Departing criminal justice school director looks toward its next triumphs

Only a year and a half have gone by since Jon Gould arrived at Arizona State University, but as he leaves for California, he said the school he has headed is in excellent shape and poised to do even greater things in the near future.

Gould, a Foundation Professor who has been director of ASU’s School of Criminology and Criminal Justice since January 2020, will be the new dean of the School of Social Ecology at the University of California, Irvine. His last day working at ASU is Oct. 5.

Gould said he was given an unexpected opportunity to apply for what had been for him a dream job.

“I was not looking to leave. I like my colleagues a great deal. I’m sad to be leaving them,” he said. “I had a three- to five-year plan, which today we’re about halfway through at its shortest part.”

Gould said he is leaving a school that “is in a really good spot right now”:

  • A No. 2 national U.S. News & World Report ranking in graduate criminology programs.
  • Solid finances.
  • Enrollment that grew during the COVID-19 pandemic while many of its competitors had difficulties with both enrollment and finances.
  • Ability to hire faculty members and diversify the faculty, especially with the addition of two new presidential postdoctoral fellows who start in January.
  • Searches underway for two new faculty members.
  • Unprecedented amount of research funding awarded to the school’s faculty in the past year.

Gould praised the dedication of the School of Criminology and Criminal Justice faculty and staff as having significantly contributed to these accomplishments.

“These are hard-working folks who are pleasant, to boot,” he said.

Gould said he devoted major attention to five areas during his ASU tenure that he believes will all continue to come to fruition:

  • Bring additional energy to the school, which builds enthusiasm and momentum.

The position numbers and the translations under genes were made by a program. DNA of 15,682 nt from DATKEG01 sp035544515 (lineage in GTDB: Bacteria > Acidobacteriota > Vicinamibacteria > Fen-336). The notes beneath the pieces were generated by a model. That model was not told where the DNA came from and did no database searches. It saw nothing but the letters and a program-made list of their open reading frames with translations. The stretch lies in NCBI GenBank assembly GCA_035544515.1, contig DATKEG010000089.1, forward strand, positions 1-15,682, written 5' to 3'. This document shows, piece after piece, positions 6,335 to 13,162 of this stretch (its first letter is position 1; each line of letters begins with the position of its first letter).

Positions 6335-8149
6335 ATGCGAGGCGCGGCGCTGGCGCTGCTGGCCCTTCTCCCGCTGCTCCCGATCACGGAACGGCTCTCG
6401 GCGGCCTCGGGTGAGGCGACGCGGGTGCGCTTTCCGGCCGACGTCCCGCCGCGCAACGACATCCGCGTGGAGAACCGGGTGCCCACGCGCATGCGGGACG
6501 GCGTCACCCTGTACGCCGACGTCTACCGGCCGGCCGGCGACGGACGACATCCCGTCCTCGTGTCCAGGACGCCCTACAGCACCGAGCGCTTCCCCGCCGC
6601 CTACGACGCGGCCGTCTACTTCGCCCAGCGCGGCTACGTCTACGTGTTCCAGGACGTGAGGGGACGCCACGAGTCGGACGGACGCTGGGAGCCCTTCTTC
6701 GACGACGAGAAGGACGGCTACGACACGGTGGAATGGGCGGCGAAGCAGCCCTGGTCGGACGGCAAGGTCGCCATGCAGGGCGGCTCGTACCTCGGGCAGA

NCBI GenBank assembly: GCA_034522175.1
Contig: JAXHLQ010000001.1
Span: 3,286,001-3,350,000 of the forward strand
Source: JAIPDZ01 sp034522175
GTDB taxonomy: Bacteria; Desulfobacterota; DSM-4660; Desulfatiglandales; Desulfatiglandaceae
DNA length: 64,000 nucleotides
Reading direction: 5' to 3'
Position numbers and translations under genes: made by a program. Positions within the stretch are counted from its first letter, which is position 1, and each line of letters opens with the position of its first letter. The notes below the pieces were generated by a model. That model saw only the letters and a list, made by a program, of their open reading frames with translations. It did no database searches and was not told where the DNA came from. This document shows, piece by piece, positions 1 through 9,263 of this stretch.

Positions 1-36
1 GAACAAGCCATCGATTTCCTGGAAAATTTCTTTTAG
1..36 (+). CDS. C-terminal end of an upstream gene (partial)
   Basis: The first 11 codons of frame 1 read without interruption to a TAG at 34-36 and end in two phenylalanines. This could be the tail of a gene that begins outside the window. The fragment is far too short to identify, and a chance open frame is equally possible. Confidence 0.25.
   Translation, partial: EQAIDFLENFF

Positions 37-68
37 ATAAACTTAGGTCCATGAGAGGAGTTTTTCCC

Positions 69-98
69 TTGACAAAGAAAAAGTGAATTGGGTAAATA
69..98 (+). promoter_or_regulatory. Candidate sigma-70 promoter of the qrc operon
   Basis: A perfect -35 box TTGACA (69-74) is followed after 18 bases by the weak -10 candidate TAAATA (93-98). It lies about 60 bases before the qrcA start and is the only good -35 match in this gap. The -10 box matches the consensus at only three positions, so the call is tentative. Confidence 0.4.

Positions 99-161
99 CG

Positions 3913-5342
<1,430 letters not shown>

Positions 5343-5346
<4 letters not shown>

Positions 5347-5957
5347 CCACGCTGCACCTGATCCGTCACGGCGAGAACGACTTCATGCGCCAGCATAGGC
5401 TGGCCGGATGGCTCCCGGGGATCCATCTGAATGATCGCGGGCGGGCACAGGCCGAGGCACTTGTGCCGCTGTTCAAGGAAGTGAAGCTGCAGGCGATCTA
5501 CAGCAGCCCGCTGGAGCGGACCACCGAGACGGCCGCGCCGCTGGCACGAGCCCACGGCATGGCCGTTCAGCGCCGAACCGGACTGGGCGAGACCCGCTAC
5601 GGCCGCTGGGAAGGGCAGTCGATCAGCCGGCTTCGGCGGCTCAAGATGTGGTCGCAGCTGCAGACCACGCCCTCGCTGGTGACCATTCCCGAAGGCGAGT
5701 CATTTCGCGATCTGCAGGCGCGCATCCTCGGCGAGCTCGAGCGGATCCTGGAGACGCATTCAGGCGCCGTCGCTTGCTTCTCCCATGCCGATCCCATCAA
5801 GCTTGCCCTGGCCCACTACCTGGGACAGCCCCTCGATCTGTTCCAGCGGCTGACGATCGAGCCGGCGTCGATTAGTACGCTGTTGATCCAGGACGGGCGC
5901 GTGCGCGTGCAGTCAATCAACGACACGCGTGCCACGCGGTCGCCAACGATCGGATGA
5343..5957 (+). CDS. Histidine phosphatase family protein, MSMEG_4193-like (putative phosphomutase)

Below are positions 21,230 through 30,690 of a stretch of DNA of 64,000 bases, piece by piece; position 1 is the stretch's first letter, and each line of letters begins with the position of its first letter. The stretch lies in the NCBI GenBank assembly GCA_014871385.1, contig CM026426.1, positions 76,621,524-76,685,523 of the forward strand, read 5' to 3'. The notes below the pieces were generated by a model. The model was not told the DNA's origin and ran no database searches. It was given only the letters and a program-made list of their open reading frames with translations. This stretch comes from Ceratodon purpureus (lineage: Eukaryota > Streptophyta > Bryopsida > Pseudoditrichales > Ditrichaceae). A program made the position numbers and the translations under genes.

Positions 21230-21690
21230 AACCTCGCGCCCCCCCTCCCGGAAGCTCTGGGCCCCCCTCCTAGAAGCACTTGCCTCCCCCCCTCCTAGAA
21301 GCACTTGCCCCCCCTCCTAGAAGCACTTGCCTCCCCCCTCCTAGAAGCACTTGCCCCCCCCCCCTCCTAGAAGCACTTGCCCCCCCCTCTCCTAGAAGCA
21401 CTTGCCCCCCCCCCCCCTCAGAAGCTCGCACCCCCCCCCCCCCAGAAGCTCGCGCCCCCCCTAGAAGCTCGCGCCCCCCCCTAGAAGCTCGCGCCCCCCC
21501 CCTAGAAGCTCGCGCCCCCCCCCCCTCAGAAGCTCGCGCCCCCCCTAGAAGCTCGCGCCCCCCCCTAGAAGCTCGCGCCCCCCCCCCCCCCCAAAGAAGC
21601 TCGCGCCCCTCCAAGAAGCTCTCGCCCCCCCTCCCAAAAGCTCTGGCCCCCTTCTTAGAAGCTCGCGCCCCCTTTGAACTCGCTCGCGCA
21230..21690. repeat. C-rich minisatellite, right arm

• Create strategic focuses for the school in four areas: excellence, access, impact and adaptability.
  • Improve public messaging by raising the school’s visibility on both social and legacy media, which helped it better engage with policymakers, practitioners and the public.
  • Engage the school more deeply in the growing debate over justice reform.
  • Mentor and coach more junior faculty.

Watts College of Public Service and Community Solutions Interim Dean and President’s Professor Cynthia Lietz said she is grateful for Gould’s steady leadership during the pandemic.

“Despite the challenges faced over the past two years, the school rose in the rankings and was able to recruit and diversify its faculty,” Lietz said. “We were fortunate to have Director Gould in this role during this important time. I wish him all the best in his new role and know he will remain a friend to Watts College.”

Former School of Criminology and Criminal Justice Director Cassia Spohn, who was director immediately before Gould, is serving as interim director while a search is underway for a permanent successor.

Gould said the challenge for the faculty and their new director is to pick up those initiatives and see them through.

“We planted seeds, the shoots are starting to come up. I see the faculty now cultivating the crops,” he said.

“This place is really poised to make an indelible mark, with the nation’s attention to criminal justice reform and imagining what the (criminal justice) system should be. We have leaders here asking those questions and engaging themselves for reform. The school should be relevant in that debate.”

The School of Criminology and Criminal Justice has benefited from a broader interdisciplinary approach, he said, as its faculty members have been engaging with colleagues in psychology, sociology, social work, law and public health, extending the reach of their own work. His successor has the opportunity to build on that momentum, Gould said.

“I will watch all of this with both pride and worry as I try to lead one of the school’s competitors,” he quipped.

Gould said he believes ASU has been a leader in the expansion of the criminology field. Those in the field are now reimagining what justice means, he said, “both substantively and procedurally, about how society must respond to achieve justice.”

He said he believes the school will continue to do the same.

Gould said although he is excited about his new position, he will be taking with him many fond and powerful memories of his time at ASU.

“I’ve not worked with a group of people who combine smarts, hard work and kindness as I have here at ASU. It is very difficult to think about leaving a group like that,” he said.

Gould said he and his wife will retain their home in Phoenix, so he plans to return often.

“While I’m losing these folks as colleagues,” he said, “I hope to keep them as friends.”

Mark J. Scarp